Upon pouring a pitch black hue spews from the bottle that is completely opaque and slowly creates a solid two fingers of tight, light brown bubbles. After settling for a few minutes very little lacing is left but a millimeter or two of residual bubbles persist creating a very nice presentation. Massive aromas of dark malt provide esters of coffee, tobacco and notable bitterness. Fruity hops are obvious but play a supporting role to the intense malt profile while adding some additional bitter esters. Esters of wood, tootsie rolls (minus the sweetness) & a slightly sour note on the nose areÂ reminiscentÂ of barrel aging, but this version of the ale is not (earlier this year two Reserve editions were released, each aged in different whiskey barrels with different fruits added). Dark malt flavors are so diverse it is hard to pin them all down. Intense coffee, roasted esters & fruity hops are most notable.Â The contrast between malt and hop bitterness isÂ trulyÂ lovely and surprisingly not overpowering. Body is medium, but surprisingly light as is characteristic of the base style.Â Mouthfeel is smooth, but has a slightly chalky dryness that lingers a bit. Though Bashah boasts a solid 8.6% ABV it is almost completely hidden by the intense malt profile and notable bitterness present in this ale. Gentle sweetness and soft chocolate esters add nice contrast to the strong roasted and bitter esters present creating a surprisingly well rounded ale. Unquestionably the most complex India Dark Ale I have ever sampled and one of the strongest brews of its style. Overall an impressive ale that while not hop forward, does an amazing job playing with dark malt and solid hop profiles. If you enjoy the new(ish) style of Cascadian Dark Ales and are looking for a delicious, complex example of the style this brew is definately worth picking up, even with its ~$10 price tag. Give it a shot and ride your bike.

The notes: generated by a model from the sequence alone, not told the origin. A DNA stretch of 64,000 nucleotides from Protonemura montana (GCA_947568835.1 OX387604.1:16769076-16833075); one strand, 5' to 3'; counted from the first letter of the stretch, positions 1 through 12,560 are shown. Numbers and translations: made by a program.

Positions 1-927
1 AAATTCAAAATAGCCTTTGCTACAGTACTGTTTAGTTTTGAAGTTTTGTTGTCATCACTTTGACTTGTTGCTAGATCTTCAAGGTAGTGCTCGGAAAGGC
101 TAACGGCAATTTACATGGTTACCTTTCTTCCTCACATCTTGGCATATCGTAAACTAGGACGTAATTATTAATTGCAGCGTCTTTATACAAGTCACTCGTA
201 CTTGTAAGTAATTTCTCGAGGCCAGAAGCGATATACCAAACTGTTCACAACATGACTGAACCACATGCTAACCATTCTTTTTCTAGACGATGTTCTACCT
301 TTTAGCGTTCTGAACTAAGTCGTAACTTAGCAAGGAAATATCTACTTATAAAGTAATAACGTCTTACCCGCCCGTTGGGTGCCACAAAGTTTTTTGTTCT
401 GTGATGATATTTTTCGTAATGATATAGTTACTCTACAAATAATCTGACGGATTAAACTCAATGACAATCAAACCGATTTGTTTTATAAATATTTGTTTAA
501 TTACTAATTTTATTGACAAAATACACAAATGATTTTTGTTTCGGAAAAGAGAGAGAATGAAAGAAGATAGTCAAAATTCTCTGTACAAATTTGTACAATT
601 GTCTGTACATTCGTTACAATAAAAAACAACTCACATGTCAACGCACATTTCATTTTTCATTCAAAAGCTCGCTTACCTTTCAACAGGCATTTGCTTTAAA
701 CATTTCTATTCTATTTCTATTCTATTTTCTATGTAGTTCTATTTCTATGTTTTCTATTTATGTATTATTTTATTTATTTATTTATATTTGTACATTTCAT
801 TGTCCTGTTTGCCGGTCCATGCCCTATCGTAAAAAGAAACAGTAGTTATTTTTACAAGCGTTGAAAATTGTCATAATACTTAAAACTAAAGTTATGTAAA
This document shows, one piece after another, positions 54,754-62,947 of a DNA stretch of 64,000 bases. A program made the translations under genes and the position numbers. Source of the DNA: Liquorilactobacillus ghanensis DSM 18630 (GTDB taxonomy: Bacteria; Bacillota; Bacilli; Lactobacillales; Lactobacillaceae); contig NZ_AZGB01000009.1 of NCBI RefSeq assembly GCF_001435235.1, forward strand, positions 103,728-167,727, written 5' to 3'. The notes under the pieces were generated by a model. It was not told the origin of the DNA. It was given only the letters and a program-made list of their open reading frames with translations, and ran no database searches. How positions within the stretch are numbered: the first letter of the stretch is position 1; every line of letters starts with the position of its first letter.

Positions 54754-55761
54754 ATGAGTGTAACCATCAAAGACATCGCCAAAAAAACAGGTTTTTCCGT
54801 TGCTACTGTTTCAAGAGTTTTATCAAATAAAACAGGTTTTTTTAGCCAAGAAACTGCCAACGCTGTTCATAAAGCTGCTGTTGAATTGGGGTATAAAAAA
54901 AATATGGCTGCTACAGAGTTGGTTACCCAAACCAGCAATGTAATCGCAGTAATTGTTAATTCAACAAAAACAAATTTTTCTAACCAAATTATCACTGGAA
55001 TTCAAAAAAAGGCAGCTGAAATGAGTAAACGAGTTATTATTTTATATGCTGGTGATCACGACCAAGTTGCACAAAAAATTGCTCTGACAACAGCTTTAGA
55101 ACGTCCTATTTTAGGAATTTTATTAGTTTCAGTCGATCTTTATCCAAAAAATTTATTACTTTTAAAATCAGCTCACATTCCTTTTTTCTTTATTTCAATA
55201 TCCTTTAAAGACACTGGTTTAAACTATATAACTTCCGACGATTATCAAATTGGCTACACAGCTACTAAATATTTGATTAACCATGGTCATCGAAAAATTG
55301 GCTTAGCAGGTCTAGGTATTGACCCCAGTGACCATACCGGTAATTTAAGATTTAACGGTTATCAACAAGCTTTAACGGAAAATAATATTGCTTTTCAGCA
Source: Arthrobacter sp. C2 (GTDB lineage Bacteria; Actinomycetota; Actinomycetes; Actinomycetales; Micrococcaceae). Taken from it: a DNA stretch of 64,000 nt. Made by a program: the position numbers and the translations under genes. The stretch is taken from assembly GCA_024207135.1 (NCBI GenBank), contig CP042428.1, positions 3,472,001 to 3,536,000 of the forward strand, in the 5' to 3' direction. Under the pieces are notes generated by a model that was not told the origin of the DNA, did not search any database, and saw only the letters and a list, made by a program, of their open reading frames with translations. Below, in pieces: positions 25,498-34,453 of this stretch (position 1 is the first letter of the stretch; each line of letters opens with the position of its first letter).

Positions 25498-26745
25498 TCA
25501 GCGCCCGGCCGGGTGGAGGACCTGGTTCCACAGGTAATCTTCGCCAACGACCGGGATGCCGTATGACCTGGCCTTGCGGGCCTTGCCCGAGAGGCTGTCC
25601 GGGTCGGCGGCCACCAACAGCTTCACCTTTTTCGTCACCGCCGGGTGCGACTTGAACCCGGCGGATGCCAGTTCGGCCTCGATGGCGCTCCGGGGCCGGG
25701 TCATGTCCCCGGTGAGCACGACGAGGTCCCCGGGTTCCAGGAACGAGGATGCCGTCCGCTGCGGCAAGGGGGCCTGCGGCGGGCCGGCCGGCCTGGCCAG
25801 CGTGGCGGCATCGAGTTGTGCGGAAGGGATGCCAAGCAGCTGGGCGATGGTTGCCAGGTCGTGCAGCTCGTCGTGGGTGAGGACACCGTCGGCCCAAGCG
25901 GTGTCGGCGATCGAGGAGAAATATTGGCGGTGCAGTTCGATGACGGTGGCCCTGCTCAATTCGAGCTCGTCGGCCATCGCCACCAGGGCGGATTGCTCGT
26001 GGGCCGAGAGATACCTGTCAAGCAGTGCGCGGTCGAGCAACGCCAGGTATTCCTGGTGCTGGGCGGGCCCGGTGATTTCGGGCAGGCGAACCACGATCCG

June 16th, 2009 beckel